Recent experimental work suggests that individual silicon nanowires with rough surfaces possess a thermoelectric figure of merit as high as 0.6 near room temperature. This paper addresses the possibility of using an array of such nanowires in a thermoelectric junction for generation. Employing a model of frequency dependent phonon boundary scattering, we estimate the effective thermal conductivity of the array and investigate heat flow through the junction. We show that charge transport is largely unaffected by the roughness scales considered. Enhancing the area for heat exchange at an individual 200 μm 200×m p-n junction yields significant temperature differences across the junction leading to power >0.6 mW and efficiency >1.5% for a junction with effective thermal conductivity <5 WmK, when the source and sink are at 450 K and 300 K, respectively. We show that relatively short nanowires of ∼50 μm length are sufficient for obtaining peak power and reasonable efficiency. This substantially reduces the challenge of engineering low resistivity electrical contacts that critically affect power and efficiency. This paper provides insight into how fundamental transport in relation to bulk heat transfer and charge transport, affects the performance of thermoelectric junctions based on nanostructured materials.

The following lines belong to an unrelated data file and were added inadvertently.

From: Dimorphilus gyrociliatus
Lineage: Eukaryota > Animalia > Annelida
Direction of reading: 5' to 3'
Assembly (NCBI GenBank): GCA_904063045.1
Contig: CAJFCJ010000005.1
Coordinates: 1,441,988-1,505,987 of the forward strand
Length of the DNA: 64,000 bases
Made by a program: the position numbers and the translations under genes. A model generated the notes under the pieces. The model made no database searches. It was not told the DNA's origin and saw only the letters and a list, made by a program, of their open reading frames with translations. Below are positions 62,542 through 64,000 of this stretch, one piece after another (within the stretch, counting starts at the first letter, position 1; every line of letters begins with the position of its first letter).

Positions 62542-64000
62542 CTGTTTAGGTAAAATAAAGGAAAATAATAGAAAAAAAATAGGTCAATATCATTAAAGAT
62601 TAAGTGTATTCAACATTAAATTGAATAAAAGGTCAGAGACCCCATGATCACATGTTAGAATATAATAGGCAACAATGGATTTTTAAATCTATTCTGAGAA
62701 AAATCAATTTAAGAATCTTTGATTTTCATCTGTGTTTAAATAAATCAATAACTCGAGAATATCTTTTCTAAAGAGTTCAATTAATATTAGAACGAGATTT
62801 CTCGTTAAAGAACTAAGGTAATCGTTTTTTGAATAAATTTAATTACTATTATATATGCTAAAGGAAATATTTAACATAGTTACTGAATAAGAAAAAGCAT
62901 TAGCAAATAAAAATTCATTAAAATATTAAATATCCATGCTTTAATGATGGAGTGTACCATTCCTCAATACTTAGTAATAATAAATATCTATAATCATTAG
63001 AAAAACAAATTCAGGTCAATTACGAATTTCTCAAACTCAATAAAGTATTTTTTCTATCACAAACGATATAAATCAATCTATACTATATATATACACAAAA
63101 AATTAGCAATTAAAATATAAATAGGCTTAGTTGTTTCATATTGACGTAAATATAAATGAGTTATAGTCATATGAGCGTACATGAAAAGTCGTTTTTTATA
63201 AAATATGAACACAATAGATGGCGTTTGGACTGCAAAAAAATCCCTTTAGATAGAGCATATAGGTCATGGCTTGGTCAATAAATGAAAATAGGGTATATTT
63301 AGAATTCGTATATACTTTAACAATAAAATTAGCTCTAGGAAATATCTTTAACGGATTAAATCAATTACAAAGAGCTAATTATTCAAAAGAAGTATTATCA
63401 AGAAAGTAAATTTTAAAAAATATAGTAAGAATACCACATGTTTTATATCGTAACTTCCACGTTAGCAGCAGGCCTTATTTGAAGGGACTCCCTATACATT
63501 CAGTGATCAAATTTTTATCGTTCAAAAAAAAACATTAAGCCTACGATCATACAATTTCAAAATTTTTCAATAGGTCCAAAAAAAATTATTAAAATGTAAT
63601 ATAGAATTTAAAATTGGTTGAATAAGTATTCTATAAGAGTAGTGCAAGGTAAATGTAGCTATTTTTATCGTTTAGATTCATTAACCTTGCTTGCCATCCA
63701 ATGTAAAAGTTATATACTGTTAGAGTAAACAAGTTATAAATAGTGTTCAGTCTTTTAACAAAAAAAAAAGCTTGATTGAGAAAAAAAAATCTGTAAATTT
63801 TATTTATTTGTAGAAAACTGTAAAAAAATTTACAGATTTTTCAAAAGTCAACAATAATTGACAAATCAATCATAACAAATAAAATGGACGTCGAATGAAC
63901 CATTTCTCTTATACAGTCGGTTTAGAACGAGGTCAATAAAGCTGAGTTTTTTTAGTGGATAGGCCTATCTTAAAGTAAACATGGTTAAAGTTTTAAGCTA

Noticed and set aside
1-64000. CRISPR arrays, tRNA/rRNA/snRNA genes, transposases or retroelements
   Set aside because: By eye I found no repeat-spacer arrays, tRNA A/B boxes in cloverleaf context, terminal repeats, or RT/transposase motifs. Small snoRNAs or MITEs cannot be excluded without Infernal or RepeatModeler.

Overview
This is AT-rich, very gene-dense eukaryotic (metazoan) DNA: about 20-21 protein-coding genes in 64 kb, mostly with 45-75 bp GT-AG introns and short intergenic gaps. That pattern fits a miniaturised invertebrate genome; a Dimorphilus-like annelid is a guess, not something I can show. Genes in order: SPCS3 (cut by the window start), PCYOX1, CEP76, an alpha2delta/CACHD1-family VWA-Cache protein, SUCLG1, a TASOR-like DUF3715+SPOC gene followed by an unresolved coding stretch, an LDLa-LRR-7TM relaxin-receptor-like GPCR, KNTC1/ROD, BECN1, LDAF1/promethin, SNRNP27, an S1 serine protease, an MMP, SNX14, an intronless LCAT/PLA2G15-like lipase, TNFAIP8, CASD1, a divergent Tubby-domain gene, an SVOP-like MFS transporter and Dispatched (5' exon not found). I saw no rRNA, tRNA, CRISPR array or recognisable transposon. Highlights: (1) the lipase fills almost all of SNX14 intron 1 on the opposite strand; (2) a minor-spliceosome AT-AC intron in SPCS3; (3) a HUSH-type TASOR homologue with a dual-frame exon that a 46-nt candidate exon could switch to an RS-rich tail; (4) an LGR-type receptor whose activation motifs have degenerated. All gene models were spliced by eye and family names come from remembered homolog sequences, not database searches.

ASJC Scopus subject areas
- Physics and Astronomy(all)